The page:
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Lnewqban last won the day on December 26 2017

Lnewqban had the most liked content!

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About Lnewqban

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    Cornering Master

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  • Have you attended a California Superbike School school?
  1. Experiments with Shifting Gears and Turn Radius

    https://motomatters.com/interview/2012/04/12/casey_stoner_explains_how_to_slide_a_mot.html Casey Stoner Explains How To Slide a MotoGP Bike: "It's something that only works in certain corners in this type of racing, it doesn't work in all the corners. When it does work, sometimes it can be a bit scary; you can go into the corner, and if you make a small mistake when you are sliding, the finish of it can be a catastrophe. When your heart beats really hard is when you slide when you don't really want to,"....... "There's different techniques to different corners and when they should be used, depending on grip levels, and a lot of different things. Unfortunately, most of the time these days, sliding is not the fastest way, there's only some corners where it can still work." About teaching a 5-year child how to shift gears, I recommend you this reading: https://books.google.com/books/about/Casey_Stoner_Pushing_the_Limits.html?id=npA1AgAAQBAJ
  2. Can Weight Shift Theory be debunked?

    Unless you have a fixed fulcrum to exert leverage against, you move the bike away from you (roll it a little) as you move your body off in the opposite direction. The total center of gravity (yours plus bike's) remains along the vertical line that crosses the imaginary horizontal line that connects both contact patches. If the steering is kept perfectly fixed and aligned with the contact patches, the bike does not have a reason to turn. If instead the steering is free to adjust by itself, the geometry of the front tire and angle of suspension, combined with the total weight and gyroscopic reaction (please, refer to your video and see that a left roll of the bike induces a left steering) , will slowly turn the steering towards the side upon which the bike has rolled (only if steering angles, tire's profile and pressure are neutrally set, so there are no over or under-steering tendencies). That slight counter-steering will induce a balancing slow roll towards the side upon which the rider is hanging off and the bike will commence a turn. That is the same self-balancing principle that allows a rider-less bike keep going for a while while speed is relatively high. That is a very different situation than exerting "a force (weight) at a lever point away from the center of rotation". We are starting from a out-of-balance situation. In that case, the bike will be forced to roll due to the moment created by the total center of gravity being initially far away from the line that connects both contact patches. Either or not the self-balancing capability of the steering will be strong and fast enough to compensate for that initial lack of balance depends on several factors, such as magnitude of off-set weight, weight's lever, mass of front tire and linear speed of the bike.
  3. Experiments with Shifting Gears and Turn Radius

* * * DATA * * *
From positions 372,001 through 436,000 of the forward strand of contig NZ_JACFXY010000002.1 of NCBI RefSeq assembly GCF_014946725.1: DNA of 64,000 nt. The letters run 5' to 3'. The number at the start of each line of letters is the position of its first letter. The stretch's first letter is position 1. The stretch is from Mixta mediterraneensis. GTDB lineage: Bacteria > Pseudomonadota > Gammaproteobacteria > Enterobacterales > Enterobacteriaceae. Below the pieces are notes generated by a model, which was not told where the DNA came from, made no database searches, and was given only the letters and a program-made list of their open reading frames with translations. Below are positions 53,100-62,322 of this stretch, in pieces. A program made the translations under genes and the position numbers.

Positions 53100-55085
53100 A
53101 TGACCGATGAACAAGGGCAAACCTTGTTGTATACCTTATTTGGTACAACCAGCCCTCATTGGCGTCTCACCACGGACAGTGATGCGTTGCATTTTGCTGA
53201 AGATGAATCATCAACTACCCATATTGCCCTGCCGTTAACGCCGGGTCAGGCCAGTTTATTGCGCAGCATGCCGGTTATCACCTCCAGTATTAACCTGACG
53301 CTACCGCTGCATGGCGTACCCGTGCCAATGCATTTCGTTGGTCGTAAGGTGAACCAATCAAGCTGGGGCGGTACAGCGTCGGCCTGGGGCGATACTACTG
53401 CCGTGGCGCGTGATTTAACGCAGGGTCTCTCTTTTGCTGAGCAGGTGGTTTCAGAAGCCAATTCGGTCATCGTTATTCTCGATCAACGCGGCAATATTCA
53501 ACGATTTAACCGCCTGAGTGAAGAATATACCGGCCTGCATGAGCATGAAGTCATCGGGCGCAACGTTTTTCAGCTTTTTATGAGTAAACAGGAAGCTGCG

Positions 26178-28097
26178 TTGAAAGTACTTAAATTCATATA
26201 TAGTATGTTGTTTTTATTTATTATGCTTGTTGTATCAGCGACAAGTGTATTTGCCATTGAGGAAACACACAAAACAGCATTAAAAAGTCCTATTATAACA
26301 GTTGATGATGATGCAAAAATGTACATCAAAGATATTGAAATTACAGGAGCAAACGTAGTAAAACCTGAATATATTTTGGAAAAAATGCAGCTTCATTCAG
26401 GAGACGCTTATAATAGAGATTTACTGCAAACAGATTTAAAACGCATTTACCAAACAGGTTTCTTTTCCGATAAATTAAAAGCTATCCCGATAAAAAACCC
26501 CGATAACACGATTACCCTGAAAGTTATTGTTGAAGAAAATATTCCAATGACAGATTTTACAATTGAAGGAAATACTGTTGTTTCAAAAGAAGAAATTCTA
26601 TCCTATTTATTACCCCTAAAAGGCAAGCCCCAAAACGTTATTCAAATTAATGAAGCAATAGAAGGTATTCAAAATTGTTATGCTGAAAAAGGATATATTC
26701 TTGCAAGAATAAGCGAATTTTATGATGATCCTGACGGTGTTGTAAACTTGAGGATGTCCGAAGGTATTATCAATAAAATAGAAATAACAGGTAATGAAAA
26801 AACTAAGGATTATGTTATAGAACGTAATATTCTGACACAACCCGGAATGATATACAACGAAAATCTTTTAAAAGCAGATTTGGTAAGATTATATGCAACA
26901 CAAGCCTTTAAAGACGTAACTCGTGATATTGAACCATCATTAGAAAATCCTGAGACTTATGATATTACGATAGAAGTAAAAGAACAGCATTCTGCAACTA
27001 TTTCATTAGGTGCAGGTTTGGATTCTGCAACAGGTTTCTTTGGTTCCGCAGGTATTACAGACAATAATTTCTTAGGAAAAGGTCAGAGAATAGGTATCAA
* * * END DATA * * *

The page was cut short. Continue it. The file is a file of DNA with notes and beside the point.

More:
Absolutely! That is the whole reason for the need of selective gears: to keep the engine rotating within the range of rpm's that produces usable torque (and work) for a wider range of rpm's of the rear wheel (which translates into forward speed of the motorcycle). Except during the brief periods of coasting and engine breaking, the work of the engine pulls the motorcycle forward against the resisting forces of inertia (during acceleration) aerodynamic drag (at relatively high speeds) and (when climbing a hill) gravity. The only thing that dramatically changes the torque (and work) that the engine can deliver is the "twist of the throttle": more entering fuel and air means more powerful internal combustion, which means more internal heat and delivered torque (and work). That is true for certain range of engine's rpm and until we reach the point of full open throttle (maximum intensity of combustion and delivered torque), which is what dyno charts show. The work developed by the rear tire is always the product of its rotational speed (rpm's) times the torque it is able to deliver, which is exactly the same value as the product of its linear speed (forward speed of the bike) times the rearward force exerted over the pavement. The value of the work developed by the engine is always a little higher than the previous one, as some energy (in the form of transferred forces down the gears and chain and sprockets) is lost in the links between the crankshaft and rear tire. When the bike is moving at sustained 60 mph on a horizontal road, the position of the throttle is fixed, allowing intake of the exact amount of fuel and air that keeps two forces in balance: pushing forward force and resisting rearward force. If the bike starts climbing a hill and the throttle remains fixed (work delivered by the engine remains the same), the force resisting the rotation of the rear wheel increases due to the addition of the gravity effect. As no additional work from the engine is available, the other factor of the formula (torque X rpm) must decrease, resulting in a new state of balance at lower rpm's. The natural reaction to that is the slowing down of the rotational speed of the rear tire and forward speed of the motorcycle and reduction in rpm's of the engine. We can only allow certain amout of that reduction of the rpm's of the engine before the engine becomes real weak. If we wish keeping the same on-flat-road during the climb, we need to open the thottle up (more work delivered by the engine translates into resuming speed). If the steepness of the hill is excessive to achieve a new state of balance, even at full open throttle (no additional available work), we need to sacrifice bike speed in order to increase force on the rear contact patch via dowshifting. Returning to your original question: When the bike is moving at sustained speed on a horizontal road, the two forces are in balance: pushing forward force and resisting rearward force. If you open the throttle up some (more delivered work), the bike will accelerate due to additional torque reaching the rear tire, until reaching a new rpm X torque balance. If you open the throttle up a lot, the bike will do a wheelie due to excessive acceleration and abundant traction. If traction is not that abundant, then the additional available work must go to break the grip between the contact patch and the surface, spinning the rear wheel.